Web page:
Psalms 77:13. Thy way, oh God, is in the sanctuary. Thy counsel is deep and high; thou redeemest thy people, and confoundest all thy foes. Zion has but to trust, and await the openings of thy righteousness. On the ground of covenanted mercy, the sons of Jacob have claims on their father’s God.

Psalms 77:16. After the word selah, Psalms 77:15, a forte, or enlivened chorus of music struck up; for the true sublime and beautiful with which this psalm closes required vivacity. The waters saw thee, oh God, the waters saw thee; they were afraid; the depths were troubled. In like manner, or in his own gracious way, the Lord will yet arise to succour the tempted, and wipe away the tears from Zion in the day of her oppression.

REFLECTIONS.

“Good men should not think their case singular, when they are oppressed with trouble and melancholy. Asaph’s was indeed a mournful case; he had wearisome days, restless nights, weeping eyes, and a comfortless soul. He was tempted to make a desperate conclusion about his own state, and the mercy and faithfulness of God. Those who are in such afflicted circumstances, should recollect what others have endured, and draw no rash conclusions about their real characters. Let them remember that despondency of spirit and distrust of God is an infirmity, and therefore endeavour to suppress it.

Such afflicted persons should give themselves to prayer. In the day of my trouble, says the psalmist, I sought the Lord; and the gospel rule is, if any be afflicted, let them pray; not seek for business and recreation to divert their minds, though they are useful in their places, but continue in prayer. “Let them not think,” as Mr. HENRY expresses it, “to drink away, or laugh away, their melancholy apprehensions, but pray them away.” Let them not cease their petitions, though they may for a long time be discouraged, and have very little hope of success: at length God will incline his ear, and their souls shall be comforted.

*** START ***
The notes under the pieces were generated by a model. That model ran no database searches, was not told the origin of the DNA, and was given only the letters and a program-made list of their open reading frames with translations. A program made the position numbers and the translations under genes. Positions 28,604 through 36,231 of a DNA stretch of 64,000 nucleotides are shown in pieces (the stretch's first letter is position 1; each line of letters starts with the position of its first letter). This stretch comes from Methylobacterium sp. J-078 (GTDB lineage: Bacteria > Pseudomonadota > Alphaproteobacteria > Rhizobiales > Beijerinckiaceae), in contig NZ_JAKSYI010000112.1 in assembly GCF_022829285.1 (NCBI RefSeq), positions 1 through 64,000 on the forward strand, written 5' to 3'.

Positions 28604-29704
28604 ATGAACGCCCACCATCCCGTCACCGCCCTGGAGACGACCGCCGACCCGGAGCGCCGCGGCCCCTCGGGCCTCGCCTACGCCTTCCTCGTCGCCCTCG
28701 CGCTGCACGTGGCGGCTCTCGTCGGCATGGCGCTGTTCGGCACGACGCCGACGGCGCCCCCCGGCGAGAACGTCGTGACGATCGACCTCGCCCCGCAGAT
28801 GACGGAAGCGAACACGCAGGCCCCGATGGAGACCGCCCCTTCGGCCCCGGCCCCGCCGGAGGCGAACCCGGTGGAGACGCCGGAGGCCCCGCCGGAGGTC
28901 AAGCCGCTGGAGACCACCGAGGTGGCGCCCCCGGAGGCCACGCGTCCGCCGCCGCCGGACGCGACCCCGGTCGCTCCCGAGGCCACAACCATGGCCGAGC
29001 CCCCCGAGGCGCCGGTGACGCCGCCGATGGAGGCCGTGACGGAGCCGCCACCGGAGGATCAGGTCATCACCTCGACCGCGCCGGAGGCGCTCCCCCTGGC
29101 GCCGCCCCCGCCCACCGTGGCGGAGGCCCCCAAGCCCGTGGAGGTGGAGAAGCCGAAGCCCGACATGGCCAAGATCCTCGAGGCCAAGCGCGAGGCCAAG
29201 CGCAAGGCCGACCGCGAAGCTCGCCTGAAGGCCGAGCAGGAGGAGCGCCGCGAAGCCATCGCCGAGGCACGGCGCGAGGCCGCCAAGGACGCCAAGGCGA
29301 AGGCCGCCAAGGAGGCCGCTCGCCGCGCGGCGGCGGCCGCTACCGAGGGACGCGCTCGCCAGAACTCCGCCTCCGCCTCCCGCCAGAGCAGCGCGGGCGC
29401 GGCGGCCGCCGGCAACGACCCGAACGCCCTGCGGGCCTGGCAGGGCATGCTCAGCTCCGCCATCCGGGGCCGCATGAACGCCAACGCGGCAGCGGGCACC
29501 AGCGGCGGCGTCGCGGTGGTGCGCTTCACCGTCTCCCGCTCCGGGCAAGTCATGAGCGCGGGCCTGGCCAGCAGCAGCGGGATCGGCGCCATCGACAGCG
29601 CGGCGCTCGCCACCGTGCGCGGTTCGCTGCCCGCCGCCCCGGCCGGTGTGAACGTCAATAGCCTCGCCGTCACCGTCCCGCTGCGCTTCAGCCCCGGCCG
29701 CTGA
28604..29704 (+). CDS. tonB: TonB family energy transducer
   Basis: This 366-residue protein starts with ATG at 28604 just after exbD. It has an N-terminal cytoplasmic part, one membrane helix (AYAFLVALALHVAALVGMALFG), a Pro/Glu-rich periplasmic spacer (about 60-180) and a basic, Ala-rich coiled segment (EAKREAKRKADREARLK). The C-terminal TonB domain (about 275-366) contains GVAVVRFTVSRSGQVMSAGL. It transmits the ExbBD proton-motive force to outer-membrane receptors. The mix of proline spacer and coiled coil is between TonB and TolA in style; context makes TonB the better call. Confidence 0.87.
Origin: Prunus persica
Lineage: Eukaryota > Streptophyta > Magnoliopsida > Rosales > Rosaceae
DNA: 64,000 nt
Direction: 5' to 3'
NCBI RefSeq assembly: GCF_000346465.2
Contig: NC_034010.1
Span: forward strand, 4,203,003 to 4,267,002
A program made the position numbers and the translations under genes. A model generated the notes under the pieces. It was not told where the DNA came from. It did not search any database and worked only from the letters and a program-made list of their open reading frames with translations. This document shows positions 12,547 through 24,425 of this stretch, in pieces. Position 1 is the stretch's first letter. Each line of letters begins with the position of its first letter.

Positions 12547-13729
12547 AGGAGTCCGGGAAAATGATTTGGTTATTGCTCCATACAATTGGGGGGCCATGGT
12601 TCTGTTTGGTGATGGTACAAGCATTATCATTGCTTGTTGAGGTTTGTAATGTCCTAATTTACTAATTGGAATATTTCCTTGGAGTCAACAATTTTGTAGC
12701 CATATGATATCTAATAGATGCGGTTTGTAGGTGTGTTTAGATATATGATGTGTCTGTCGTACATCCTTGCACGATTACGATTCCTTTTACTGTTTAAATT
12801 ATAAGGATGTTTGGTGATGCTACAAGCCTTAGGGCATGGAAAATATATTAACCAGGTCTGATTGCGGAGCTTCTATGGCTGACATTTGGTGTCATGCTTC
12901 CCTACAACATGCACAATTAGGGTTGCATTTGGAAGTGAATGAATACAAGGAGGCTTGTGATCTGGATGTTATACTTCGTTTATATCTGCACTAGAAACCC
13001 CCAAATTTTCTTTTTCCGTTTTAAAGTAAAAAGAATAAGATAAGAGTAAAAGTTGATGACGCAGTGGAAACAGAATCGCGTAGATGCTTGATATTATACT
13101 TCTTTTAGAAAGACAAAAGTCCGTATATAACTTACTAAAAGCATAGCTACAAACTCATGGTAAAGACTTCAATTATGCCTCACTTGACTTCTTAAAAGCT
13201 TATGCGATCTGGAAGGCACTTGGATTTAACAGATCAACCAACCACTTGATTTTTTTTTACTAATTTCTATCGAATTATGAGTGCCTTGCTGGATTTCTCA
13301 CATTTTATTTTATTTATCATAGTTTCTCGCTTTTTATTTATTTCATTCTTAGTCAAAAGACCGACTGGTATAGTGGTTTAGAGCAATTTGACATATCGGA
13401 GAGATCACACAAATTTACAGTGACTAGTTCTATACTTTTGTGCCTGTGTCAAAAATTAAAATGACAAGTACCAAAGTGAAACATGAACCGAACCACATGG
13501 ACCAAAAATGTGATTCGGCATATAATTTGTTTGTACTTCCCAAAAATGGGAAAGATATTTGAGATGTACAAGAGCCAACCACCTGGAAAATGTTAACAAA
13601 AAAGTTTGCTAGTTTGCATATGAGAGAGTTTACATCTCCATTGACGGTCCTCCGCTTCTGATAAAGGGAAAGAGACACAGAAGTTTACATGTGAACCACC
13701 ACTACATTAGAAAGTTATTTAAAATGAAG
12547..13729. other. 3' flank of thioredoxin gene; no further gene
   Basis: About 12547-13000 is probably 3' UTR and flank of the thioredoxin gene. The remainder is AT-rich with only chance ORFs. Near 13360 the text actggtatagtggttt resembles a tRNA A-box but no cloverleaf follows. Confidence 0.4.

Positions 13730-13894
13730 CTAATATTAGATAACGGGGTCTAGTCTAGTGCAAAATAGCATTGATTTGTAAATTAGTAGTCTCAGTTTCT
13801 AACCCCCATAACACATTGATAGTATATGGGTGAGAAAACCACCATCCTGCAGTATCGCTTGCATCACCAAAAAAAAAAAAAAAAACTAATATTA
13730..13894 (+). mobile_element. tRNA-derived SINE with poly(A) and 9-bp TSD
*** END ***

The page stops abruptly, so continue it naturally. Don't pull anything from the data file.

Those who are afflicted should think of God’s works; his works of wonder for his people, and his works of kindness for themselves. Let them recollect what God has done, both for their bodies and souls in time past, as an encouragement to trust in him, and to hope that he will not forsake them. It seems that Asaph did not find relief in this thought, therefore he set himself to consider what God had done for his people of old, and then he found relief. This shows the usefulness of scripture history; and of how much importance it is that we make it familiar to our minds, and meditate upon it. It shows also that we should apply those histories to our own case. What God hath wrought for the church, may and ought to be improved for the comfort of particular believers. Though God’s way be in the sea, and his path in the deep waters, let us trust him when we cannot trace him, and follow him, though we know not whither he leads us; and we shall find that all the paths of the Lord are mercy and truth to such as fear him, and keep his covenant and his statutes.”

 


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Bibliography Information
Sutcliffe, Joseph. "Commentary on Psalms 77:4". Sutcliffe's Commentary on the Old and New Testaments. http://odl.studylight.org/commentaries/jsc/psalms-77.html. 1835.